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Cole-Hamilton’s claims over the meeting during Covid are “simply inaccurate.”

Publication: The Edinburgh Reporter

Alex Cole Hamilton
Alex Cole Hamilton Photo by Martin P McAdam | Licensed for use on Scottish Beacon | All rights reserved

An outdoor event organised by Scottish Lib Dem leader Alex Cole-Hamilton MSP broke Covid-19 regulations – and now claims that he had special approval have been totally debunked.

The Edinburgh Western MSP said he was: “allowed to breach Covid rules for the function of democracy” when he convened a public meeting in the city’s Gyle Park in August 2020. 

Now The Scottish Government has rejected his claims, while Police Scotland has confirmed the event, which attracted around 1,000 people, breached lockdown rules in place at the time.

An investigation by The Edinburgh Reporter, using Freedom of Information, established that there is no evidence of the supposed dispensation.

A Scottish Government spokesperson said:

“No special dispensation whatsoever was given by the Scottish Government to Mr Cole-Hamilton; to suggest otherwise is simply inaccurate.”

Rule Breach

 And Edinburgh’s top police officer confirmed that he raised his concerns with council officials over the breach of regulations at the time.

Chief Superintendent Sean Scott, Divisional Commander for Edinburgh, said:

“Police Scotland was aware of the planned event. No police presence was required at the event, but local officers patrolled the area as part of routine duties.The officers observed the gathering was attended by a larger number of people than was permitted under legislation for live outdoor events and fed this information back to senior officers. The matter was then raised with council officials in relation to Covid-19 legislation.”

Mr Cole-Hamilton claimed the meeting, called to discuss the hotly debated potential introduction of a Low Traffic Neighbourhood (LTN) in East Craigs, was given the go-ahead by then Justice Minister Humza Yousaf – now First Minister. 

He said it was a face-to-face meeting with Mr Yousaf in the Parliament’s “garden lobby”, but there is no ministerial record of such an event and the MSP said he does not know exactly when the meeting took place.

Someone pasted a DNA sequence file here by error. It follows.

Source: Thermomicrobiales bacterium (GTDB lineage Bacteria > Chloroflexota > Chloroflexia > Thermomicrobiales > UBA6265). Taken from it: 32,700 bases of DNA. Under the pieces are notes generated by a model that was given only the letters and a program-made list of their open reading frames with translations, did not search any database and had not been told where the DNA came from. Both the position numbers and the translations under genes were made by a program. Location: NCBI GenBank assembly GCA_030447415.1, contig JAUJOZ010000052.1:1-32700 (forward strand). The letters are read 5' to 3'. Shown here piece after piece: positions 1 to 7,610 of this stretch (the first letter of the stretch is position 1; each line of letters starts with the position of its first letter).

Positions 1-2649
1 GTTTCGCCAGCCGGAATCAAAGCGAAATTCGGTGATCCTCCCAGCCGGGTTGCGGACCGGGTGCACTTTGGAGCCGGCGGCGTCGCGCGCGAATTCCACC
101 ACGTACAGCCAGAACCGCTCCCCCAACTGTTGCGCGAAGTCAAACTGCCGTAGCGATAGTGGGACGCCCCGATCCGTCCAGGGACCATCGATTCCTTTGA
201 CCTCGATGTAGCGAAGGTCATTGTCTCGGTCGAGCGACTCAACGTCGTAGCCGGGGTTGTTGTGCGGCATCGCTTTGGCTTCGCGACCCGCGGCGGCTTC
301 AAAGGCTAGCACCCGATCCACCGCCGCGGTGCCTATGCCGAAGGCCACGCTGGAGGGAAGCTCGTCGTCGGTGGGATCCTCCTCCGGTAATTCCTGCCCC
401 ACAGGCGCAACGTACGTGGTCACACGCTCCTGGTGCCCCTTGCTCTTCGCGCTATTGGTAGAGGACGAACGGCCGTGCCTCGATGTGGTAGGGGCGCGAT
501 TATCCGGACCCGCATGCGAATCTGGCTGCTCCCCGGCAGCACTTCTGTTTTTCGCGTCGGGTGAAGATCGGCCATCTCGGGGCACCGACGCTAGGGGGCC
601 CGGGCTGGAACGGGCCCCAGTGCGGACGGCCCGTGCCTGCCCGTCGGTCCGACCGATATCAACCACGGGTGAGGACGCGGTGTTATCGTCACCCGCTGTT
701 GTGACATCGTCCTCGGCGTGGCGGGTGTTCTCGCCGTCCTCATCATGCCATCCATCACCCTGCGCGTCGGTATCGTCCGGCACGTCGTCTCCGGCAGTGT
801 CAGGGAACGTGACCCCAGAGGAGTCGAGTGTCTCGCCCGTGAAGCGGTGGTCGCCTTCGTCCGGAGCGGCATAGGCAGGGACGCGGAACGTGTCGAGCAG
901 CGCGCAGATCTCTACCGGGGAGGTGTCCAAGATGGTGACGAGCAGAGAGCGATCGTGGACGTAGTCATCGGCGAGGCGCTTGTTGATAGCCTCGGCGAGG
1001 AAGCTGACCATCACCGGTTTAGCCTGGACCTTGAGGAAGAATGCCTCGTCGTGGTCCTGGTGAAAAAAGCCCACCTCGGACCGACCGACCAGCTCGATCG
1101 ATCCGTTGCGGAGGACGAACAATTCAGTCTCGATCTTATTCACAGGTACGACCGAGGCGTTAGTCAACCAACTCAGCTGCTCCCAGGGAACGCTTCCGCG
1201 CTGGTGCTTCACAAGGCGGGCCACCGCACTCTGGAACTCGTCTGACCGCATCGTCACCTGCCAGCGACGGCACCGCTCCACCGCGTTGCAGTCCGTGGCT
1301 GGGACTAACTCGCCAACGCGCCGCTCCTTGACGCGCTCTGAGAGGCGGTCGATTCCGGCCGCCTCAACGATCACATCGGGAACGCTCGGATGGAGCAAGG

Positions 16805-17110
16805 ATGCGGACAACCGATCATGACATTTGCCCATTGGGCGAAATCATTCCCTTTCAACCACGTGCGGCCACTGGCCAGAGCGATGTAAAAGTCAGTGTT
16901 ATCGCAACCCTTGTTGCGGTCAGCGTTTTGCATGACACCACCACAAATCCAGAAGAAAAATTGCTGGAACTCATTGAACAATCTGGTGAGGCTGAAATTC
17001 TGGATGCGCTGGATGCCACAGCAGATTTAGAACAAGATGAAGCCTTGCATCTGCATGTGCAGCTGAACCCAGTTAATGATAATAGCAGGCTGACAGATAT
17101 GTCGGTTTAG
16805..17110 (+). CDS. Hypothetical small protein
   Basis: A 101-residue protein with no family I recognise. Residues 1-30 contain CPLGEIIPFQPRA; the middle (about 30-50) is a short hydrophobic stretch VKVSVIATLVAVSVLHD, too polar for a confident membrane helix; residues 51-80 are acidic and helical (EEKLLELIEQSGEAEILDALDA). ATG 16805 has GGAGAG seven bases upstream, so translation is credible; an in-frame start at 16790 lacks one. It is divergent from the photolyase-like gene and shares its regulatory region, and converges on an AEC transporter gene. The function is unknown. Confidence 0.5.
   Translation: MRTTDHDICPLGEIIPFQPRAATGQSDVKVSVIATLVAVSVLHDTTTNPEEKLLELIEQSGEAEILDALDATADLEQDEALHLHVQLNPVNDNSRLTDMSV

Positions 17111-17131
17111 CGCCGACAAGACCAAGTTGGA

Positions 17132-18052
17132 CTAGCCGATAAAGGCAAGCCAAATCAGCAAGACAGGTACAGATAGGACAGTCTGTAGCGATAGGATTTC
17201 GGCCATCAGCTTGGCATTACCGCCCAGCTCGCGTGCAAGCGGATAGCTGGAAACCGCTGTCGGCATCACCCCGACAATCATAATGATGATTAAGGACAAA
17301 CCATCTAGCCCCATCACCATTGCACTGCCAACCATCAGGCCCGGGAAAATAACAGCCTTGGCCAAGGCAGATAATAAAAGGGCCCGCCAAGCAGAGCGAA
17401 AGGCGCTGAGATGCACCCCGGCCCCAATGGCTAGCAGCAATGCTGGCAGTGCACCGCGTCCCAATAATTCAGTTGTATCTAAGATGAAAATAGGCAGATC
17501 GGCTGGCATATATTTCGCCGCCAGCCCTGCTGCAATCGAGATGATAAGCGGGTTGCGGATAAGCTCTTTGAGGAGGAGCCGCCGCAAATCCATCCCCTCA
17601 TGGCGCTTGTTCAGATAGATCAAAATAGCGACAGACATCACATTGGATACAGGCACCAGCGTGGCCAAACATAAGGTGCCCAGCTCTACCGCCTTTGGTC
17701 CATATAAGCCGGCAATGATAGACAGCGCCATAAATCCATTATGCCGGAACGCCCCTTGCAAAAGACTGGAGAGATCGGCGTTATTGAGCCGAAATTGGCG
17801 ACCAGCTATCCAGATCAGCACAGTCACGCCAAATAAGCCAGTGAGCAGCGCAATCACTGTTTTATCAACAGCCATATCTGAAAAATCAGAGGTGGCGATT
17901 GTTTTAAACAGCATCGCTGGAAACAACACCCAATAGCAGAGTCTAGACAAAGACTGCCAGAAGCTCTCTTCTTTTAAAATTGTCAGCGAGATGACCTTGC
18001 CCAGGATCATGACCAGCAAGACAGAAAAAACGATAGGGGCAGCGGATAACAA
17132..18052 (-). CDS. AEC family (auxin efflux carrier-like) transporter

At a meeting held in Corstorphine in June, Mr Cole-Hamilton told the audience:

“Three years ago I convened a very similar meeting in Gyle Park. It was at the height of the first lockdown. I got special dispensation from the Cabinet Secretary of Justice to breach Covid rules for the function of democracy.”

A former Government minister we spoke to said that civil servants are meticulous in communications and that all meetings are recorded where a minister is concerned.

However, The Scottish Government confirmed no correspondence between the leader of the Scottish Liberal Democrats and the Justice Secretary could be traced. 

We also asked The City of Edinburgh Council if they were contacted in this regard, and they have no record of any permission asked for to use one of the city’s parks or any other kind of permission.

A Scottish Liberal Democrat spokesperson said:

“Mr Cole-Hamilton sought approval from both the Justice Secretary and the police for a socially distanced event to take place on a matter of importance to his constituency. Many residents attended along with Conservative and SNP politicians. The police attended and raised no concerns.”

During the Partygate scandal, Mr Cole-Hamilton accused Boris Johnson of showing contempt to the British people and demanded his resignation.

Lockdown rules

As of 28 August, the country was subject to Phase 3 regulations. Details of these are shown in the graphic below. One of the measures is that “certain outdoor live events (involving open space or organised seating) with physical distancing and restricted numbers – subject to guidance – might be allowed.

But the situation was changing day by day and week by week. On 10 September, the government introduced more stringent measures restricting indoor and outdoor meetings to no more than six people from two households, reflecting up-to-the-minute data and case numbers.

Low Traffic Neighbourhoods

The transport measures considered then were dealt with under special Covid rules, mainly under Spaces for People.

The effect of the measures would be similar, but the process at this particular juncture was completely different. The UK Government funded a scheme to install measures to help with social distancing, such as you will have seen all over Edinburgh – black and white bollards to widen pavements and give people space. 

There was also a move to create some segregated cycle lanes as more people were cycling rather than taking public transport.

The Scottish Government allocated half of the national funding  – a sum of £5.25 million – to Edinburgh and did not lay down any requirements whatsoever for consultation due to the public health emergency.

The idea was to implement measures for public health reasons as quickly as possible. The Low traffic Neighbourhood measures in East Craigs were eventually scrapped due to the level of opposition.